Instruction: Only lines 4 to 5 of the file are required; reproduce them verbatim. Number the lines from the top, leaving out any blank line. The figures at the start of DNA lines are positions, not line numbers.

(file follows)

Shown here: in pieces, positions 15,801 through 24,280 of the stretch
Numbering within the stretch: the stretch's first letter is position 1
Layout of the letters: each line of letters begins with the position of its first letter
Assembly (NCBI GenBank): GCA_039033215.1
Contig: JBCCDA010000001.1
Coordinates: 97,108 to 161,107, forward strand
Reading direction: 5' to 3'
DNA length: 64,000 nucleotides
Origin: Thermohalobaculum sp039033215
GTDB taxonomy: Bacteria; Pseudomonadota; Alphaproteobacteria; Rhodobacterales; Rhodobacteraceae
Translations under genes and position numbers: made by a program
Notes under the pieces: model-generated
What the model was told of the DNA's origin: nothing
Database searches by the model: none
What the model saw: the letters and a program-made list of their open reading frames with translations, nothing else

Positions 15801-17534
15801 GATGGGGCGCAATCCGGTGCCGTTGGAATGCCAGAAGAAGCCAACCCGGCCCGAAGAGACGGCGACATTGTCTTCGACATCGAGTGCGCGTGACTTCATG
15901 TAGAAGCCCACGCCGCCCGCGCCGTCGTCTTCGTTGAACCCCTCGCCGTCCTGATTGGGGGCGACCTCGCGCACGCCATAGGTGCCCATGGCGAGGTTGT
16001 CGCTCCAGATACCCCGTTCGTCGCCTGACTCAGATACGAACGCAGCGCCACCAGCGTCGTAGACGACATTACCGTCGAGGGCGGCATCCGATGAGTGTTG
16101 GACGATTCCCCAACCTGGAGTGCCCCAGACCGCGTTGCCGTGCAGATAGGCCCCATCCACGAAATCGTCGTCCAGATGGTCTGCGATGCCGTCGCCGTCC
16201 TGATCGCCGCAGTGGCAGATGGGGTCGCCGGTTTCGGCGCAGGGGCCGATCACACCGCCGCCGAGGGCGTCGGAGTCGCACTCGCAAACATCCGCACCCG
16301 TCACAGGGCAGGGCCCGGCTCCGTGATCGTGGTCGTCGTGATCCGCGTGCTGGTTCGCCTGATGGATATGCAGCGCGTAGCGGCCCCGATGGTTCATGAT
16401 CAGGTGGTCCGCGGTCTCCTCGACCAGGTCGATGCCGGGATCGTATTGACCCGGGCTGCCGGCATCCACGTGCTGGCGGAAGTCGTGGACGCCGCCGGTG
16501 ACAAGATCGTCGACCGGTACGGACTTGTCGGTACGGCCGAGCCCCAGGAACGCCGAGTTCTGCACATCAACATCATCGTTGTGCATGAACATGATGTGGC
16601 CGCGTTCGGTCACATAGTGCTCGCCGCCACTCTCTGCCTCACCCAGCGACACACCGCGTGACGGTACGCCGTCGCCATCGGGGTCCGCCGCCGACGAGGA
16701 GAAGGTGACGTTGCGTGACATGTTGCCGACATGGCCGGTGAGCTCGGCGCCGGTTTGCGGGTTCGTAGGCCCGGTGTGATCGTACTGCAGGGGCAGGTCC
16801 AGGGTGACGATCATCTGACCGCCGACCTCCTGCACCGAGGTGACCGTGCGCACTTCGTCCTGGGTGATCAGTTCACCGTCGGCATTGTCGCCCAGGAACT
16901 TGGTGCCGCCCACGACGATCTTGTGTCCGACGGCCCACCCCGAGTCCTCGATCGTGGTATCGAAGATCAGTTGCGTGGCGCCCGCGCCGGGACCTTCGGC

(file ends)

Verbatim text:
Assembly (NCBI GenBank): GCA_039033215.1
Contig: JBCCDA010000001.1